District Attorney General Charme P. Allen appointed to Tennessee Opioid Abatement Council as a leader in the effort to combat the opioid epidemic

Lt. Governor Randy McNally appointed Knox County District Attorney General Charme Allen to serve on the Tennessee Opioid Abatement Council.

Pursuant to Chapter 491of the Public Acts of 2021, the Tennessee Opioid Abatement Council will oversee funds received by the state in connection with any opioid-related judgment, settlement, or bankruptcy recovery. The council will ensure that funds are disbursed for statewide, regional, and local opioid-related abatement programs such as treatment, education, drug courts, and data-evidence based programs. The use of the funds must be on the pre-approved list or approved by the council.

“General Allen has been at the forefront of the fight against opioid addiction. She has made the accountability of opioid manufacturers a major focus of her work. She is perfectly suited to serve on this council. I am confident she will do an excellent job,” stated McNally.

Under General Allen’s leadership, the Knox County District Attorney’s Office coordinated with federal and local law enforcement agencies and the Knox County Regional Forensic Center to create the Drug Related Death Task Force. This initiative allowed agencies to treat overdose deaths as criminal investigations. This partnership not only strengthened law enforcement’s ability to stop dangerous drug traffickers from operating in our community but also created new avenues to gather, share, and analyze data.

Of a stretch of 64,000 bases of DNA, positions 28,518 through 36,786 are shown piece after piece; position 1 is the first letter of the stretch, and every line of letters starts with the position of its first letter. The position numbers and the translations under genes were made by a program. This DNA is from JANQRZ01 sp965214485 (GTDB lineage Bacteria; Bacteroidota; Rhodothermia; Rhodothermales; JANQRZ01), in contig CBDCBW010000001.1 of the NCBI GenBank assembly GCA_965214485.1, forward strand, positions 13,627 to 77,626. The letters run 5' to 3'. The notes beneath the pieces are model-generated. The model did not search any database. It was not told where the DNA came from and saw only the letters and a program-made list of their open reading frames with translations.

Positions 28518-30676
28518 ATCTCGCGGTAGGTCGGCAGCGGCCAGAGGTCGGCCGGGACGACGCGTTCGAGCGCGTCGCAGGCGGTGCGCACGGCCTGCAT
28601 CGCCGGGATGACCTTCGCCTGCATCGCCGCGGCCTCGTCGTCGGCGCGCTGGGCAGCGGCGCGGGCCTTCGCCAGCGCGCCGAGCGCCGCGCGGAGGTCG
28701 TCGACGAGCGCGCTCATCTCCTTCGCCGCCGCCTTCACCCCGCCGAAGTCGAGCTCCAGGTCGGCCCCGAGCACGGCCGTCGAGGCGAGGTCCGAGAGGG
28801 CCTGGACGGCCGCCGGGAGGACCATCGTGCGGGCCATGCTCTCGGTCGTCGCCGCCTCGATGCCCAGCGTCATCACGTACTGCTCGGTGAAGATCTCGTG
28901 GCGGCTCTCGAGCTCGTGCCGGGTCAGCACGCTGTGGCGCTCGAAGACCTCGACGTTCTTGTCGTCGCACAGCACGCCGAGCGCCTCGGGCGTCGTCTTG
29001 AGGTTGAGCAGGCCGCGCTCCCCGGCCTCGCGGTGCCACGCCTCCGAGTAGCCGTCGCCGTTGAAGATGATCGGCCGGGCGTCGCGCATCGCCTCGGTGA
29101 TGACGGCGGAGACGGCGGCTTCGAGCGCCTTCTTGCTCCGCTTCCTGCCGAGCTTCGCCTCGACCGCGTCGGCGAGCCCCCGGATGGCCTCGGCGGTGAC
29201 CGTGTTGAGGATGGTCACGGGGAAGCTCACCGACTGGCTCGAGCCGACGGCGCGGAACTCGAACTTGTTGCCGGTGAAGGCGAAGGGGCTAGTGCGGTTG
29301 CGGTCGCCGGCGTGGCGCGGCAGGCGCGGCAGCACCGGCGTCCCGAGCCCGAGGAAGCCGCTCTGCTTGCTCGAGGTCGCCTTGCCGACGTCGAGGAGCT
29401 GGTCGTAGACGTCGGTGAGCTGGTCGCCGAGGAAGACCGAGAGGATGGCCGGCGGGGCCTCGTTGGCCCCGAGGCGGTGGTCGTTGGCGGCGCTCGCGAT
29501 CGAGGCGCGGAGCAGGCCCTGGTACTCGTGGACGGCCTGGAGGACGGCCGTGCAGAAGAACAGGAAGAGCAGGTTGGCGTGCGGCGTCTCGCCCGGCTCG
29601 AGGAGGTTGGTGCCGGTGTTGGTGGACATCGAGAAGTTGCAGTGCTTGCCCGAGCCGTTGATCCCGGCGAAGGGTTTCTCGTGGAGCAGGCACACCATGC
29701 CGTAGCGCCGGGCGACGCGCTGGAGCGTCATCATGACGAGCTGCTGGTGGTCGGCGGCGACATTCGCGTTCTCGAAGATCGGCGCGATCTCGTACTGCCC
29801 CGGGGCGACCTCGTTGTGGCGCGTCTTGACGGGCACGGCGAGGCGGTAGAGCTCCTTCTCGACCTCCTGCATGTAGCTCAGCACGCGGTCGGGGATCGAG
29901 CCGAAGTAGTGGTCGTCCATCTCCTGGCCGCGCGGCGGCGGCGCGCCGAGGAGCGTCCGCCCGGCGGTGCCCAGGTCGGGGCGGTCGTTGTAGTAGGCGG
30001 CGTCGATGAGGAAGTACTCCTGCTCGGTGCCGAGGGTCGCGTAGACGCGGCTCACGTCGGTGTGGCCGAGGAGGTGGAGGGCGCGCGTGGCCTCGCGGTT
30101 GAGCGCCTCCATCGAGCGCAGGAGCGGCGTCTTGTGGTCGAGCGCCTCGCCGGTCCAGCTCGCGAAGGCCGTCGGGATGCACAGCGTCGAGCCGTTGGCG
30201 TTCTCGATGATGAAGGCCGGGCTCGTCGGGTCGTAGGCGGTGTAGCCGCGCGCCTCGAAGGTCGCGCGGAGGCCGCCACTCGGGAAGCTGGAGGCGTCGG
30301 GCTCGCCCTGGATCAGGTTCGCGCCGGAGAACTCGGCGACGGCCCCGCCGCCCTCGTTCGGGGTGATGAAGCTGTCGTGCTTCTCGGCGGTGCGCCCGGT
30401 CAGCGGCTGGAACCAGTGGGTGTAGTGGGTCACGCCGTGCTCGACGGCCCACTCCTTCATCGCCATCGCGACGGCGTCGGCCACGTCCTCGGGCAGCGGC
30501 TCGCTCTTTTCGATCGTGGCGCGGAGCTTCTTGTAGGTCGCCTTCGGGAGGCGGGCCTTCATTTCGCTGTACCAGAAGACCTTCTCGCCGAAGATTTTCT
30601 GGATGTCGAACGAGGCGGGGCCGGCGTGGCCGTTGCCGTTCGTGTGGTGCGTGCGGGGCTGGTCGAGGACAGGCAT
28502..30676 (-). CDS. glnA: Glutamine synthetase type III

General Allen also served as a sector lead for All4Knox, a joint City of Knoxville and Knox County initiative, whose mission is to create and implement a communitywide strategic plan to reduce substance misuse and its impact on individuals, families, and our community.  Individual sector strategies were created between 2019 and 2020.

In 2017, the District Attorney General’s Office, McNabb Center, and Knox County Sheriff’s Office started a pilot program referred to as “A Shot at Life.” The program embedded medication assisted treatment into the Knox County criminal justice system to reduce recidivism and relapse rates for non-violent offenders with opioid use disorders. The program demonstrated positive results; however, the program also demonstrated that individuals need long-term care and supportive relationships to maintain sobriety. These findings reveal a need for additional community support for individuals in recovery.

“Opioid abuse has wreaked havoc in our state, effecting every corner of our community. We know that community commitment and investment can reverse the harmful and deadly impacts we’ve experienced.” stated Allen. “The opioid abatement council is a needed next step in our fight to save lives and create a safer community.  I’m honored to continue to serve Knox County and Tennessee in this way.”

For more information regarding the Knox County District Attorney’s efforts to combat substance misuse in Knox County, visit the Suspected Overdose Death Dashboard.